Since the inception of the Stormwater Management Program in 2014, MWRD has been assisting local communities to plan, implement, and finance stormwater projects. In December 2014, five planning pilot studies were initiated for the following areas:
- Little Calumet River/Cal-Sag Channel Drainage Areas
- Northbrook and Unincorporated Northfield Township
- Roberts Road Drainage Area
- Village of Harwood Heights
- City of Chicago’s 8th Ward and Surrounding Area
Upon the completion of these studies in 2017, a standardized approach, incorporating lessons learned from these studies, was developed for conducting additional planning studies.
Subsequently, six study areas were identified and prioritized in 2019. The scope of these studies included comprehensive analysis of existing flooding issues, development of concept-level alternative solutions, and review of potential funding opportunities for implementing stormwater improvements. These studies, completed in 2022, provided meaningful recommendations for reducing the impact of flooding issues in the following priority study areas:
- Butterfield Creek
- North Creek and Deer Creek
- Weller Creek and Willow Creek
- South Suburbs
- Chicago West
- Chicago South
Realizing that expanding this traditional approach for planning countywide could take several decades, MWRD has developed a new volume-based approach to expedite planning, prioritize, and track stormwater project implementation.
A New Approach
Stormwater plans developed through a traditional approach often have a limited shelf-life due to changing conditions such as climate, development, and community priorities. This traditional approach can result in static solutions unable to meet the dynamic needs of an ever-changing future.
To develop a long-term vision for stormwater planning that is flexible and dynamic, MWRD has developed an innovative approach that is more compatible with each community’s needs and timeline for addressing their stormwater issues. MWRD recognized that the core principle of its Watershed Management Ordinance (WMO)—ensuring volume control and/or detention is created for new development to abate the negative impacts of stormwater runoff—could serve as a useful planning tool applicable across the entire county. By adopting this WMO principle, an estimate of volume needed throughout subwatersheds and sewersheds across the county can be established, serving as the foundation of a planning tool that places each community’s stormwater needs on common ground.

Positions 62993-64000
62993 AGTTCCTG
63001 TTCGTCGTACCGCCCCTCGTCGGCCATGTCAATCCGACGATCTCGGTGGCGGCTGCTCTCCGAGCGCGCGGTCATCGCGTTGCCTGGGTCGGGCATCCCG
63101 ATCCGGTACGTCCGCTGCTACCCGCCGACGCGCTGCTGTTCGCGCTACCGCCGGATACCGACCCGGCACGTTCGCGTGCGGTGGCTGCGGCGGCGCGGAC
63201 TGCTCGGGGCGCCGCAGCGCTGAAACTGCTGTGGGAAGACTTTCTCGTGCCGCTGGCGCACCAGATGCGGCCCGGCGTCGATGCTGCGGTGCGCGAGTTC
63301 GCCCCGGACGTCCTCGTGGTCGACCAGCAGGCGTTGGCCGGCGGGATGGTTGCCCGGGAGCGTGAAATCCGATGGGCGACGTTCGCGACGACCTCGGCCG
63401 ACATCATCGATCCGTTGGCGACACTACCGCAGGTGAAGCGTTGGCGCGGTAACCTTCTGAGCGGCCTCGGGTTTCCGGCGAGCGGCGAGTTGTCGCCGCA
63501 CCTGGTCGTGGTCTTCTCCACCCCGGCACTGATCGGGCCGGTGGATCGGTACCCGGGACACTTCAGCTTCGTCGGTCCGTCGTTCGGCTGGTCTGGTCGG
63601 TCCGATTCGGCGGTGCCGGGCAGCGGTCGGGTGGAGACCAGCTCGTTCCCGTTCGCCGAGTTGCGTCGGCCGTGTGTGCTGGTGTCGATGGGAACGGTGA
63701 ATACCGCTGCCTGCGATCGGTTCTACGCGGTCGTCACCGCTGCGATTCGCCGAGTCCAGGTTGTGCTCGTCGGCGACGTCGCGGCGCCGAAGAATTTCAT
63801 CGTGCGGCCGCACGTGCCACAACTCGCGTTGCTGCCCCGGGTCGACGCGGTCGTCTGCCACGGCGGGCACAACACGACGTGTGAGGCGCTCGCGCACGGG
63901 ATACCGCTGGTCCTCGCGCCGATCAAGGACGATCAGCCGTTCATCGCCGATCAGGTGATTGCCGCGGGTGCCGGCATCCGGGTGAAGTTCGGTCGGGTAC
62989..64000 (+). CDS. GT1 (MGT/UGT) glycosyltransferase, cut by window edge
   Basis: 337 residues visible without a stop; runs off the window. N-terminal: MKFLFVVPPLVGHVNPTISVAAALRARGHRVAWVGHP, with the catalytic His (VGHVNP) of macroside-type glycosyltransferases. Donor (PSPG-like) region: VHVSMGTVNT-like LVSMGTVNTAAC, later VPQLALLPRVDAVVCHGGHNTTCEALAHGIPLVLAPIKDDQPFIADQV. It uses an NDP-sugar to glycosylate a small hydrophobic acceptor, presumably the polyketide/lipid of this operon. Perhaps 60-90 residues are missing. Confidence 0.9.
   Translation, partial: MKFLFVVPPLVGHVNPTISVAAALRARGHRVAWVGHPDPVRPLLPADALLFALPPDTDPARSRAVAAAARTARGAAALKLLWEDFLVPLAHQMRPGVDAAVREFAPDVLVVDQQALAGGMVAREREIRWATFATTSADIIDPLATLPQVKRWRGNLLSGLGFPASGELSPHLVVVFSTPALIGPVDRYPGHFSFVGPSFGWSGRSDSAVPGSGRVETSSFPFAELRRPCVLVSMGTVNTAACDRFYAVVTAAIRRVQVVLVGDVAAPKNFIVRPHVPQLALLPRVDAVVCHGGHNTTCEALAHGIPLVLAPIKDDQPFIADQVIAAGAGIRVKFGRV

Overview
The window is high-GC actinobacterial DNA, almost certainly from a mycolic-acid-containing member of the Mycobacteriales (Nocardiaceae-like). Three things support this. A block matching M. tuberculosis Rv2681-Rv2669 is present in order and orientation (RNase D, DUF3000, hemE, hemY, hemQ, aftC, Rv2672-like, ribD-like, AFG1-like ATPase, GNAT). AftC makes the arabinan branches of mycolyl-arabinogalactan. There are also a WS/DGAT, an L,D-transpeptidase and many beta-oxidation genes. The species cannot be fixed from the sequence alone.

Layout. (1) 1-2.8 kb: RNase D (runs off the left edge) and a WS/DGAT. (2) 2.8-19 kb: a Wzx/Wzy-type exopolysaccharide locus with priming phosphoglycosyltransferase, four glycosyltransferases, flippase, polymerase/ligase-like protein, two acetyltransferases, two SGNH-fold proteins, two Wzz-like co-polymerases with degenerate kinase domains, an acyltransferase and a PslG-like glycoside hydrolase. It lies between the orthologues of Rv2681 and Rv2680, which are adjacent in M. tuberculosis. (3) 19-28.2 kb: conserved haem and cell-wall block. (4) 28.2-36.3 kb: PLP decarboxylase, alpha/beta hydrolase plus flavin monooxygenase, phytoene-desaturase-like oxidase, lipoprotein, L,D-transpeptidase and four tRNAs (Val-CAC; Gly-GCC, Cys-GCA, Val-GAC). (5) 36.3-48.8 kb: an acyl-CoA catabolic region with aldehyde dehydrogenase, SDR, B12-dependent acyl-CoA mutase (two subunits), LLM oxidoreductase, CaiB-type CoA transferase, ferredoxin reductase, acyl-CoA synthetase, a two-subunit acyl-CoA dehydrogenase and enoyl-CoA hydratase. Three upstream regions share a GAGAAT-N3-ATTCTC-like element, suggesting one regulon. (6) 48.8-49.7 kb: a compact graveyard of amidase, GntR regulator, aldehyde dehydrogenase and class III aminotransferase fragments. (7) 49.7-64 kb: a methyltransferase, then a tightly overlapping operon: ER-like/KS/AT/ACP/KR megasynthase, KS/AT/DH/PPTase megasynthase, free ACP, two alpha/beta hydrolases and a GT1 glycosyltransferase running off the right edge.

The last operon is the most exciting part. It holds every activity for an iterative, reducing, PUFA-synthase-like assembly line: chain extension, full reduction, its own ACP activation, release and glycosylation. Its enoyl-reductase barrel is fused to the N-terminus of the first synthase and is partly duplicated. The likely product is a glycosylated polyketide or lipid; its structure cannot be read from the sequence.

Volumetric Planning Portal
This Volumetric Approach will provide a set of dynamic tools that can be used to identify potential flooding issues across the county and develop mitigation strategies in a significantly shorter timeframe. It includes building an online platform to allow communities and other agencies to easily access information from a Geographic Information System (GIS) database. The GIS data will be continuously updated in response to climate change and evolving development trends, ensuring that the data remain relevant and compatible with each community’s changing priorities and timelines.
Initially, this approach will allow MWRD to answer two crucial questions about urban flooding: Where is it most likely to occur, and what is magnitude of the issue? The development of this tool encompasses a series of countywide maps and data metrics being created to identify where potential flood-prone areas, opportunities for mitigation projects, and priority areas for actionable next steps.
The Volumetric Approach for Stormwater Planning is anticipated to achieve more impactful results in a significantly shorter timeframe compared to traditional planning approaches. Leveraging the foundation of the GIS data, additional tools could be integrated in the future to further streamline planning processes and reduce investment in planning studies by facilitating conceptualization and implementation of projects. Examples of additional data that could be incorporated to enhance the tool's effectiveness include local storm and combined sewer conveyance information, flooding data gathered from past studies, and the location of planned infrastructure projects, along with other pertinent community data that align with the goals and objectives of MWRD’s Stormwater Management Program.
The data and web tools for the Planning Portal are currently undergoing data quality reviews and testing. The portal is anticipated to be publicly released in early 2024.